Democracy at last - Cavendish ward in west Suffolk is contested at May election for first time in 42 years

Cavendish.

Cavendish. - Credit: citizenside.com

“True democracy” is coming to a west Suffolk parish after 42 years, with villagers set to decide the Cavendish ward’s first ever contested St Edmundsbury Borough election.

Peter Stevens with Tim Glover, chairman of the village hall committee,

Peter Stevens with Tim Glover, chairman of the village hall committee, - Credit: Archant

“True democracy” is coming to a west Suffolk parish after 42 years, with villagers set to decide the Cavendish ward’s first ever contested St Edmundsbury Borough election.

Since 1973, when the borough council was created, the seat has been in Conservative hands, with each of the three councillors completely uncontested at around 10 elections.

Breaking this worrying tradition will be UKIP candidate Stuart Letten, a former Tory politician himself, taking the fight to the incumbent Peter Stevens.

Mr Stevens, who has served 12 years without facing a ballot, said he is looking forward to the challenge, with the cabinet member proud of the council’s record.

Stuart Letten - Cavendish

Stuart Letten - Cavendish - Credit: Archant

“It will give me a chance to get out and about, meeting the residents and fighting for the votes,” he said. “No one can say what will happen on election day.

“On one hand I am happy to be able to go before the ballot for the first time, I didn’t expect it but I am confident I can take on the challenge. On the other hand I am sad to bring an end to what was becoming quite an incredible record.”

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Eight primeministers, from Harold Wilson to David Cameron, have served in the four decades since the ward existed, but each time elections came round not one villager from Brockley, Cavendish, Denston, Hawekdon, Poslingford or Stansfield stood against the Conservatives.

Former borough mayor John Wayman served the ward, which is between Clare and Long Melford, for 24 years, taking over from Karen Rabbett in 1979. He said: “I have always had the view that if someone puts their name forward and gets the ten nominations, then that is democracy working.

“There is no reason to call it undemocratic. If no one contests the election, then I would say people are very happy with what you are doing.”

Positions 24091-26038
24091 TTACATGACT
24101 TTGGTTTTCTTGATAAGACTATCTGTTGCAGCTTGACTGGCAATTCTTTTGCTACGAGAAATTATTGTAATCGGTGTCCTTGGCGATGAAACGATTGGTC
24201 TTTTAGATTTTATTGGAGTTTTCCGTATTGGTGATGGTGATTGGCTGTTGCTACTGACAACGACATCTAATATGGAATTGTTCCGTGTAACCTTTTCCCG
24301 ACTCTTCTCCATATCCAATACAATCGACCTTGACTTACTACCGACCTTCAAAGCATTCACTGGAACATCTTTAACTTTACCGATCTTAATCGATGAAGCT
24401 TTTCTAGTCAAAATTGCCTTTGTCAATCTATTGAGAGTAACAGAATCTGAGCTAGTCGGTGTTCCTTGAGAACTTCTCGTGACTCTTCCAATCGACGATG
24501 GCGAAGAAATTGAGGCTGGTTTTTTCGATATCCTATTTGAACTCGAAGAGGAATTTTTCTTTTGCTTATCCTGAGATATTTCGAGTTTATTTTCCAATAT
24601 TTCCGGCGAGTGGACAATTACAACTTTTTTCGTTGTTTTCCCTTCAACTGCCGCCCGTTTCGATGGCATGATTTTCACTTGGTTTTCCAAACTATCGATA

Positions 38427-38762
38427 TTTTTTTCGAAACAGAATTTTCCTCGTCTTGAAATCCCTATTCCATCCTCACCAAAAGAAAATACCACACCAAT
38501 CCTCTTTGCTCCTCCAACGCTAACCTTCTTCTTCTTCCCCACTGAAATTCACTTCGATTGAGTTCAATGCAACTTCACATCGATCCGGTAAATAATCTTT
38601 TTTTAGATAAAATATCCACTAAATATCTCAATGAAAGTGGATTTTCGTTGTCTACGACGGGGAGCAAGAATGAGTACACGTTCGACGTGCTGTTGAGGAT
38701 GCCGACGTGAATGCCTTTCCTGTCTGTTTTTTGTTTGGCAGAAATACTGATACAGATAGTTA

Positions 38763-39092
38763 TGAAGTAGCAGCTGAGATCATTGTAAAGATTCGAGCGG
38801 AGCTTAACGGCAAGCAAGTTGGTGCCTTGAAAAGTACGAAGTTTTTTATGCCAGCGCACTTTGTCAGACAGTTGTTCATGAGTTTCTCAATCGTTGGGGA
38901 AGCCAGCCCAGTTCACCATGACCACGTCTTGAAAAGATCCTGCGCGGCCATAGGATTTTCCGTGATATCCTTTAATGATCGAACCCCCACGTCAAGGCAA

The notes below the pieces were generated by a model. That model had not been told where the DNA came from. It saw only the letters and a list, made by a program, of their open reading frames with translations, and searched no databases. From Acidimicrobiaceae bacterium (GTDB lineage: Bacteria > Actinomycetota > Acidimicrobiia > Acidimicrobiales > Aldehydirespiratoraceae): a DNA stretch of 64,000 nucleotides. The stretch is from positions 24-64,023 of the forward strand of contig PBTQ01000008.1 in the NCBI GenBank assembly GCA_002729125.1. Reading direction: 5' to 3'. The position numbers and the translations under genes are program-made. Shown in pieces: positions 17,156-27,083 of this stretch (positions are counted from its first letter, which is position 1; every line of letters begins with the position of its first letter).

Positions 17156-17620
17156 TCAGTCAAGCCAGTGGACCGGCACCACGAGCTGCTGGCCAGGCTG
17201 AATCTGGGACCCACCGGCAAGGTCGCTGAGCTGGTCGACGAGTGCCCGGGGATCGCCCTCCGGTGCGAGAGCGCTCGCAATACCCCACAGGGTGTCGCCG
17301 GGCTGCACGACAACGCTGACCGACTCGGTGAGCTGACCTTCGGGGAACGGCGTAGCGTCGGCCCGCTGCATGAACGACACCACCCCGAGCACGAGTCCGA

The 74-year-old said he would be supporting Peter Stevens, claiming that he was not sure what UKIP can offer on a local level.

“If you have an issue with what your council is doing, then you can stand,” he said. “You cannot blame the councillor who always puts his name forward.”

He added: “It will be good that the residents have a choice. I will enjoy going down to the polling booth and making my mark.”

The villagers will face the choice of UKIP or Conservatives, and, in another four-decade first, can also choose to spoil their ballot papers.

Richard Evans lives in Cavendish. He said: “It is going to be a very, very pleasant feeling after all these years.

“Peter (Stevens) has never faced an election before. I don’t know if it is a reflection on the people of Cavendish that no one has stood. Maybe everyone has been happy for 40 years?

“But it is a true democracy, where you have a choice. I think the election will come down to personalities in the end, not party politics.”

The news comes after criticism that five borough wards will be uncontested on May 7, with the rural seats remaining in Conservative hands.

Mr Letten, who has more election experience than the incumbent having already stood in Suffolk County Council elections, has lived in the village of Cavendish for 19 years.

He said: “I wasn’t aware I was breaking such a long run when I put my name forward. It was surprising to hear that it had gone on so long.

“I believe people need a bit of choice. Suffolk is pretty blue (Tory), but I think I have a chance. It would be worrying if all the elections were uncontested.”

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